The Nasdaq bubble popped in 2000 after motoring upward on increasing volume in two separate phases. Volume rammed upward and RSI diverged. Like shootin’ fish in a barrel it was, except that at the time I was too inexperienced to see it. It was a steep slope and blow out.(more…)
Slope of Hope Blog Posts
Slope initially began as a blog, so this is where most of the website’s content resides. Here we have tens of thousands of posts dating back over a decade. These are listed in reverse chronological order. Click on any category icon below to see posts tagged with that particular subject, or click on a word in the category cloud on the right side of the screen for more specific choices.
Once again I have to disclaim that at the moment (and for quite some time now) I hold not one single short position, in anything. I am only long US and global stocks. But also managing cash and portfolio balance as usual while feeling as though I’m playing a game of Musical Chairs while the music still plays (nothing nearly as good as Keith’s style, which has always resonated with me beyond most others).(more…)
At the dawn of what is going to be a hyper-interesting year in the markets and in society, let’s see what the lovable and goofy Amigos have to say. As usual, we’ll use gold and silver daily charts and a copper daily along with a longer-term view with a weekly chart for the Economic Ph.D. metal.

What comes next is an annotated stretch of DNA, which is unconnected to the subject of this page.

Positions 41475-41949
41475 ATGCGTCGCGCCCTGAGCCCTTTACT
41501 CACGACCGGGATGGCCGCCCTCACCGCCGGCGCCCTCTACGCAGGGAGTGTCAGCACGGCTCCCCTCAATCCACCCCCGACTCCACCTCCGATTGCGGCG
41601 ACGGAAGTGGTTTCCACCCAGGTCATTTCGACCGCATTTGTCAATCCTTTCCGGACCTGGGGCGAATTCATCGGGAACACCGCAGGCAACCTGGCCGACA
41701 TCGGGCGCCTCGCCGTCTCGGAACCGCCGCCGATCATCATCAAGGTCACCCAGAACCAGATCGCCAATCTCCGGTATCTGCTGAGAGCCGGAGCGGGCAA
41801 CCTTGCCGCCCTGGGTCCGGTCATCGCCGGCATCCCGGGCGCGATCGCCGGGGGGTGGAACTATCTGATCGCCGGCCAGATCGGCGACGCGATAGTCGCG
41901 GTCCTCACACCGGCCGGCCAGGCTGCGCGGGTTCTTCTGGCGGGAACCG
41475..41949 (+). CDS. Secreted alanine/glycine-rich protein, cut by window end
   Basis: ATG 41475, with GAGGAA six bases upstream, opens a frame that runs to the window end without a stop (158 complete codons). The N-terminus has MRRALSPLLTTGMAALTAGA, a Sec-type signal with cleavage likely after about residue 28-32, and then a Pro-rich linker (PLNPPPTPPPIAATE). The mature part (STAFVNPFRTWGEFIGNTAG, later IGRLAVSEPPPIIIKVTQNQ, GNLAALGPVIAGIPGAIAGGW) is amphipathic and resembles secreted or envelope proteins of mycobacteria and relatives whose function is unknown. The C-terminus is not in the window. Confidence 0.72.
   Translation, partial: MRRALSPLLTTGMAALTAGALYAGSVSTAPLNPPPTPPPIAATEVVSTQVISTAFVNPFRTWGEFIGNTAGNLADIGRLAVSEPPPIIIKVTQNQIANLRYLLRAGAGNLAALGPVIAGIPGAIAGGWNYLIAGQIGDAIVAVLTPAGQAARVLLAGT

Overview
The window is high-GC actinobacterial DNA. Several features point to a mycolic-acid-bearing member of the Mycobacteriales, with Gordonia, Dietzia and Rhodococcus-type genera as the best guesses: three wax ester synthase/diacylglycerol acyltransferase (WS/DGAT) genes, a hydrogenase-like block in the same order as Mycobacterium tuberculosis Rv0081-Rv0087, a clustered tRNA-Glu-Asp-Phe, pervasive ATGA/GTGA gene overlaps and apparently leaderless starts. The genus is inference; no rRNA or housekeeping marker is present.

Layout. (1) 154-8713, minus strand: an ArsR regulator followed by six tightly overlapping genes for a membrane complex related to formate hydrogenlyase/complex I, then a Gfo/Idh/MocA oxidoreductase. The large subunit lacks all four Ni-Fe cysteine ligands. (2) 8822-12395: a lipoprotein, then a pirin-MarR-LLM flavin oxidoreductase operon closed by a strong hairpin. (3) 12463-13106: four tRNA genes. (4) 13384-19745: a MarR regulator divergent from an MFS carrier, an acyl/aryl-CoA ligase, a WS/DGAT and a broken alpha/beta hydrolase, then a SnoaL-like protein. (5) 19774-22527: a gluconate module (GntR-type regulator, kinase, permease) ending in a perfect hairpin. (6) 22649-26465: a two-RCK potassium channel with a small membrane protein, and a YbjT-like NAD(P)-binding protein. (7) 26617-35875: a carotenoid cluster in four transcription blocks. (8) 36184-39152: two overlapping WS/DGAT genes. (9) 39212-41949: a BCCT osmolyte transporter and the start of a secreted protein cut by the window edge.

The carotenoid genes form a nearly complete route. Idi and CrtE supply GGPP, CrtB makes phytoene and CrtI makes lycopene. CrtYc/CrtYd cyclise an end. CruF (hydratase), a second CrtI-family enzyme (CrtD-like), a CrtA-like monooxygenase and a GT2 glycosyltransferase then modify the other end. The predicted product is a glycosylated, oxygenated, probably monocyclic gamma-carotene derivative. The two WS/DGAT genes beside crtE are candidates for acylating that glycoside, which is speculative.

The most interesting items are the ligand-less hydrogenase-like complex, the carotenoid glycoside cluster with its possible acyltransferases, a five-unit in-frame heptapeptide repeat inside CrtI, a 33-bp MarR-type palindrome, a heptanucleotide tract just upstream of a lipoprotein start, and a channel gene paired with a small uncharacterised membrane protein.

The charts are the metals futures (click ’em for a larger, clear view), live when I clipped them a little while ago. The caveat with the metals as with macro markets in general is that it is still Santa silly season and so the signals are suspect to whatever degree you put weight on that.(more…)
They say that Festivus is the “anti-Christmas”, but in this case we are going to call it the anti-Christmas Eve as the markets close out 2018’s Christmas Eve massacre.
“Many Christmases ago I went to buy a doll for my son. I reached for the last one they had, but so did another man. As I rained blows upon him I realized there had to be another way!”
This year markets are going another way.(more…)
(Note from Tim; NFTRH was kind enough to post this, and I accidentally published a snippet of the article early today; here, in all its glory, is the complete article):
The Continuum (the systematic downtrend in long-term Treasury yields) has for decades given the Fed the green light on inflation. Sometimes it runs hot (as per the red arrows) and sometimes it runs cold. One year ago people were confused about why a declining stock market was not influencing Fed chief Powell to reverse his relatively hawkish tone.(more…)
The Continuum (the systematic downtrend in long-term Treasury yields) has for decades given the Fed the green light on inflation. Sometimes it runs hot (as per the red arrows) and sometimes it runs cold. One year ago people were confused about why a declining stock market was not influencing Fed chief Powell to reverse his relatively hawkish tone.
The orange arrow shows exactly why, per this post that will be one year old today.
Since the macro often gets its pants in a bunch over FOMC, let’s see what these 3 economic metals have to say about the Fed’s nothing burger yesterday. Let’s use daily futures charts of gold and silver and daily, weekly and monthly charts for copper for perspective on the macro.(more…)